You say: “Health chiefs in the area must take account of ambulance response times as part of their consultation into the reconfiguration of stroke services. With the ‘average’ patient from Blean, Whitstable, Herne Bay, Dover, Deal, Sandwich, the CT2 region of Canterbury and all of Thanet being unable to make the William Harvey Hospital within the ‘golden hour’ for stroke treatment, they must look again at how proposed provision can best accommodate successful outcomes for all. We are very worried that a Conservative government led cost-cutting agenda, imposing poor Sustainability and Transformation Partnerships on hospital trusts across the UK is putting money before lives.”

Again, we ask you to clarify that there is no golden hour – it is about achieving the South East best practice standard of access within 120 minutes to treatment for blood clots, for those patients who need them. Currently, only half the patients in Kent and Medway who need it get thrombolysis within the recommended time because patients are taken to busy A&Es where they may wait to be seen. This would not be the case with dedicated hyper acute stroke units with sufficient staff and scanning facilities to meet patients as ambulances arrive, and speed them through for their brain scan.

In addition, for all stroke patients including the 80 to 90 per cent for whom clot-busting drugs are not appropriate, the most significant factor to support their recovery is being treated in a hyper acute stroke unit, particularly in the first 72 hours after their stroke, with a specialist team of doctors, nurses and therapists able to give them intensive therapy, care and treatment 24 hours a day, seven days a week. We know from the evidence that this is the influential factor in reducing long-term disability and enhancing recovery.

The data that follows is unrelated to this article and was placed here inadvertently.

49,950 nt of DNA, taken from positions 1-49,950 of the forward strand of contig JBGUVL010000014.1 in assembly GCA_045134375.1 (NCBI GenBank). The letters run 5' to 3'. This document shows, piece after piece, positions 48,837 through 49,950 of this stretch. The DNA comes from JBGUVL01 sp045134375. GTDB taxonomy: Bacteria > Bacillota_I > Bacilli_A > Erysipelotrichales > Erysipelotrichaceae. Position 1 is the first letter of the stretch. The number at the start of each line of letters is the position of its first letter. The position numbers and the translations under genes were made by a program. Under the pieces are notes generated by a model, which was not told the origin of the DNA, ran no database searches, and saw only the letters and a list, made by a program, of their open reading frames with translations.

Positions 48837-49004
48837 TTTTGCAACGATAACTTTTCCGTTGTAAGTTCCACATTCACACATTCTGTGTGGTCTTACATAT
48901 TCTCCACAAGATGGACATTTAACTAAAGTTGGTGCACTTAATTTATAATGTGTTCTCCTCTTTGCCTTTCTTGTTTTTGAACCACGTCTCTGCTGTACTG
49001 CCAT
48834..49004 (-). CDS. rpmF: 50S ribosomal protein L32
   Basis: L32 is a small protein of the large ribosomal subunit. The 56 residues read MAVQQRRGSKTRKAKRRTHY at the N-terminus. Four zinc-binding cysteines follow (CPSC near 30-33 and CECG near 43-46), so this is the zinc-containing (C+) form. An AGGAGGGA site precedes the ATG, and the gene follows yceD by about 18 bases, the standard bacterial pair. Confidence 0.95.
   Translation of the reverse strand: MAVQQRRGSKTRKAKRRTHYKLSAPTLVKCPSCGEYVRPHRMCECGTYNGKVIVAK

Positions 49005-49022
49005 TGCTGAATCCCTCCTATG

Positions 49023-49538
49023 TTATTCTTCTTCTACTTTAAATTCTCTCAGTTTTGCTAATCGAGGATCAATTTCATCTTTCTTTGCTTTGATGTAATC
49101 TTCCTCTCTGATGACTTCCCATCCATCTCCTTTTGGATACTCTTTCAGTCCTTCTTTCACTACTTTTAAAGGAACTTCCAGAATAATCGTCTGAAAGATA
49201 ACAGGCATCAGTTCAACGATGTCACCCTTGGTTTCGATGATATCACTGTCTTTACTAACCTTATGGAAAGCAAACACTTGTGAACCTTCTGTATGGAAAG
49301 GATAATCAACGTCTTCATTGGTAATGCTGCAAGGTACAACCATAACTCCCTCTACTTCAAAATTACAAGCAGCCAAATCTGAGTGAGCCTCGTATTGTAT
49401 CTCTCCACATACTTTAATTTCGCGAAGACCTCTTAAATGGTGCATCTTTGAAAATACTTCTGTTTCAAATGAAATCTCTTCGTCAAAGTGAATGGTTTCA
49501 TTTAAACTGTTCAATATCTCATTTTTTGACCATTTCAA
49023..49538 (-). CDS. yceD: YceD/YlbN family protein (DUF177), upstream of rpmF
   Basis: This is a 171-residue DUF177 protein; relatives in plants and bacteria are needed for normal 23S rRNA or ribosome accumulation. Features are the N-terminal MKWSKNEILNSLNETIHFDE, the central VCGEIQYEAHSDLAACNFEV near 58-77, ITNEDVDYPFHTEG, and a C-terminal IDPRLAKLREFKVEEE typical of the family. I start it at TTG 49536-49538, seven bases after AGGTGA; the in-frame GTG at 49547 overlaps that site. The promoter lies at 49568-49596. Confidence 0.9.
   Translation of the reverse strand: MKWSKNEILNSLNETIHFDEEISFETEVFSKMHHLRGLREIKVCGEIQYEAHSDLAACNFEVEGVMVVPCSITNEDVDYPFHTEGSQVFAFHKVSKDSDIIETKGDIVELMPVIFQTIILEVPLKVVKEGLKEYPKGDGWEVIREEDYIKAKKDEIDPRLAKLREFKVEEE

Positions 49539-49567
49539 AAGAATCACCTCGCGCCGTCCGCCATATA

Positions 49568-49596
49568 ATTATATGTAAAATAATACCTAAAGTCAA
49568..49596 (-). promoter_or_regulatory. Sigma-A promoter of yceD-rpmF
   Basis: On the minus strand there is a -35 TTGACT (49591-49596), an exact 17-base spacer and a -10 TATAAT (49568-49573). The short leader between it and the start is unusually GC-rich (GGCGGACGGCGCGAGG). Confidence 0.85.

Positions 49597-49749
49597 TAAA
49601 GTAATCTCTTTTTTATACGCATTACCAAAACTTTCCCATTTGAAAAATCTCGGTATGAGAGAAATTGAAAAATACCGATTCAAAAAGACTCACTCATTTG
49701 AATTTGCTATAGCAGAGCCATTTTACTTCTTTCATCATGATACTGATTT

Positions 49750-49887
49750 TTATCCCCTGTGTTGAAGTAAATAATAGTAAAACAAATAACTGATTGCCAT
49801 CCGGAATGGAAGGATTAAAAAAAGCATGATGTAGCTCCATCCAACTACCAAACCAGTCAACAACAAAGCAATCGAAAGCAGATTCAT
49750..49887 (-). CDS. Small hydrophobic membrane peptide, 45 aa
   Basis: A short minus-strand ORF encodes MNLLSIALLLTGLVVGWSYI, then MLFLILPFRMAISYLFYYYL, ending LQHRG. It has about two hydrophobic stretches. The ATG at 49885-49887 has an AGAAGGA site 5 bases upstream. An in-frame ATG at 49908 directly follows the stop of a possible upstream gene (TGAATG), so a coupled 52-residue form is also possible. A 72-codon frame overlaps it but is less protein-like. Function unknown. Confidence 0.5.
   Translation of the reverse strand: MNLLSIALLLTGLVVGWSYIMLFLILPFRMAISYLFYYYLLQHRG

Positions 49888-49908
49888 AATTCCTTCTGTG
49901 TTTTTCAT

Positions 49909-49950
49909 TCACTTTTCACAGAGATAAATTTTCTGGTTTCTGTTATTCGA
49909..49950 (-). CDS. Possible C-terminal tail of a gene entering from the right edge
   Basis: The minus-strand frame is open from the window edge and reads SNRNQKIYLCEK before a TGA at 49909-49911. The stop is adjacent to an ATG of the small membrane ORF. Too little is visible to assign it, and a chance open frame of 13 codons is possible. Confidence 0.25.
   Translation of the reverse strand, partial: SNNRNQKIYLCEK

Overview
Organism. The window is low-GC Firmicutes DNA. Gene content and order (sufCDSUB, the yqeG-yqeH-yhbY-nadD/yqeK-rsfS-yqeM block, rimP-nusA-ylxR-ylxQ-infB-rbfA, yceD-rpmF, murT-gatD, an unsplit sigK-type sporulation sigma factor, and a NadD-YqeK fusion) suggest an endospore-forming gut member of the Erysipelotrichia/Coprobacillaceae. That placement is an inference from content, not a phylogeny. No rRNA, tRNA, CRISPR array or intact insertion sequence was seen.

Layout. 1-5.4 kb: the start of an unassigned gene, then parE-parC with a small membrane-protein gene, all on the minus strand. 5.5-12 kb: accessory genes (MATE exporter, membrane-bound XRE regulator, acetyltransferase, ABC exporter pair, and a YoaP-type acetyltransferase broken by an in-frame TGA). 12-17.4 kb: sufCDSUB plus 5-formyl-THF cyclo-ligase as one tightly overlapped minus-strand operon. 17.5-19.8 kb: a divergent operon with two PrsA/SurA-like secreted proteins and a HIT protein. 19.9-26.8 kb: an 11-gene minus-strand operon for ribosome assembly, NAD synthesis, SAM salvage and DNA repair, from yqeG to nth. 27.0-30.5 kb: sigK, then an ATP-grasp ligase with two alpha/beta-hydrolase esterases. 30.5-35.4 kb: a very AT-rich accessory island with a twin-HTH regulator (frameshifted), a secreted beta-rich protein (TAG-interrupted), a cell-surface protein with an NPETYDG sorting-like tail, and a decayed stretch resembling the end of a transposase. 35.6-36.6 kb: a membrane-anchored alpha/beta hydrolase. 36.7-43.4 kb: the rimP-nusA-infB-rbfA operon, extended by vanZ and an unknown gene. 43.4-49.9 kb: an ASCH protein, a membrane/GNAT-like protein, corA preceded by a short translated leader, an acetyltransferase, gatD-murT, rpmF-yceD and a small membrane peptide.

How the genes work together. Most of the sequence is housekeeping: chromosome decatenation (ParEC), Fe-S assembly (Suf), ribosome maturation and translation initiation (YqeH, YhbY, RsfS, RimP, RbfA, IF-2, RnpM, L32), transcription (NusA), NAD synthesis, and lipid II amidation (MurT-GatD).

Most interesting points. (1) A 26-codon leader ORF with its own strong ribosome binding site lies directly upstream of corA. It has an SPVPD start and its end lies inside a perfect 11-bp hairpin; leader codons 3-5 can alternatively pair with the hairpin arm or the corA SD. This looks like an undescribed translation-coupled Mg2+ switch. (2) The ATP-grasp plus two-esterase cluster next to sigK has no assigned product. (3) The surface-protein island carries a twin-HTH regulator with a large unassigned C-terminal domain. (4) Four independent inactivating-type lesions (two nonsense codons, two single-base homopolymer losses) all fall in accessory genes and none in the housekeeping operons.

It is worth highlighting that, while South East Coast Ambulance Service (SECAmb) is facing challenges and is working hard to improve, in December 2017 it was ranked second best in the country for the new ‘Category two’ calls, which include calls to acute stroke patients in need of time-critical treatment. Furthermore, the stroke review business case includes £1million investment for SECAmb as part of a detailed implementation plan for the stroke proposals involving up to £40million of investment. Implementation would not be ‘overnight’ but over at least 12 to 18 months from the date of the decision on the future shape of hospital-based urgent stroke services in Kent and Medway, which is expected this autumn.

We hope you find this information helpful. Please contact us at km.stroke@nhs.net if you would like further detail on stroke services or the stroke consultation.

Dr Mike Gill, Chair of the Joint Committee of Clinical Commissioning Groups for the Kent and Medway Hyper Acute and Acute Stroke Services
Dr David Hargroves, senior stroke consultant at East Kent Hospitals University NHS Foundation Trust and clinical lead for the stroke review